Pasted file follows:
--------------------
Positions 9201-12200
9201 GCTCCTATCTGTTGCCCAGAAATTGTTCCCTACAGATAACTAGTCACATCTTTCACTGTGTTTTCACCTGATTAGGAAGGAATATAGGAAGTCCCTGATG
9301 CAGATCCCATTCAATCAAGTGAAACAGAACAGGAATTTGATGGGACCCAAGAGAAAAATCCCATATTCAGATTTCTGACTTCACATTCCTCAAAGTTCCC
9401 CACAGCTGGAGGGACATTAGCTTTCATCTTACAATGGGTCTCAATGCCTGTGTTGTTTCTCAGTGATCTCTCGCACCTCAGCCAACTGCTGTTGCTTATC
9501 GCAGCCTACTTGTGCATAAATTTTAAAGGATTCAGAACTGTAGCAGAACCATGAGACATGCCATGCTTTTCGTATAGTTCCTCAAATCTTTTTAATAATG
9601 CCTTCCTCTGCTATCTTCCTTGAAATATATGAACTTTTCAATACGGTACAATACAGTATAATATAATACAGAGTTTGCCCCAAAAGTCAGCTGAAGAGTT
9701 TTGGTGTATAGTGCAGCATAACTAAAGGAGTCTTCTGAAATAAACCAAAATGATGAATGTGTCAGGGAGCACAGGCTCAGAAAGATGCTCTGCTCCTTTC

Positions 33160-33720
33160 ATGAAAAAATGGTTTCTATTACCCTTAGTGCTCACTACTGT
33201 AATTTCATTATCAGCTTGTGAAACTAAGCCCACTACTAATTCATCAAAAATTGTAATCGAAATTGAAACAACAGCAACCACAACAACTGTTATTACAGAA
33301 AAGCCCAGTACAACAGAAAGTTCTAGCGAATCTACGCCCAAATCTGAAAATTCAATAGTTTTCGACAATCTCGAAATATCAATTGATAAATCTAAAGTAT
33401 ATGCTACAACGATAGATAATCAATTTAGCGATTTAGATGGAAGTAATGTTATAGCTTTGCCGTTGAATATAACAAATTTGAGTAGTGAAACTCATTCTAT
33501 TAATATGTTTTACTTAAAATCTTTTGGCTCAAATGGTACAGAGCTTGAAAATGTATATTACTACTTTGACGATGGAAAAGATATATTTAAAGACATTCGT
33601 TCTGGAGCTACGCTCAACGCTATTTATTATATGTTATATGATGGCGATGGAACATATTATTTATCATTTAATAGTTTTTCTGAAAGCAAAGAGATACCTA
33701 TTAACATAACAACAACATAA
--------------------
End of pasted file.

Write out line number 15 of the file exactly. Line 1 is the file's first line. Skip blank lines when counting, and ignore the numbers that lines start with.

33701 TTAACATAACAACAACATAA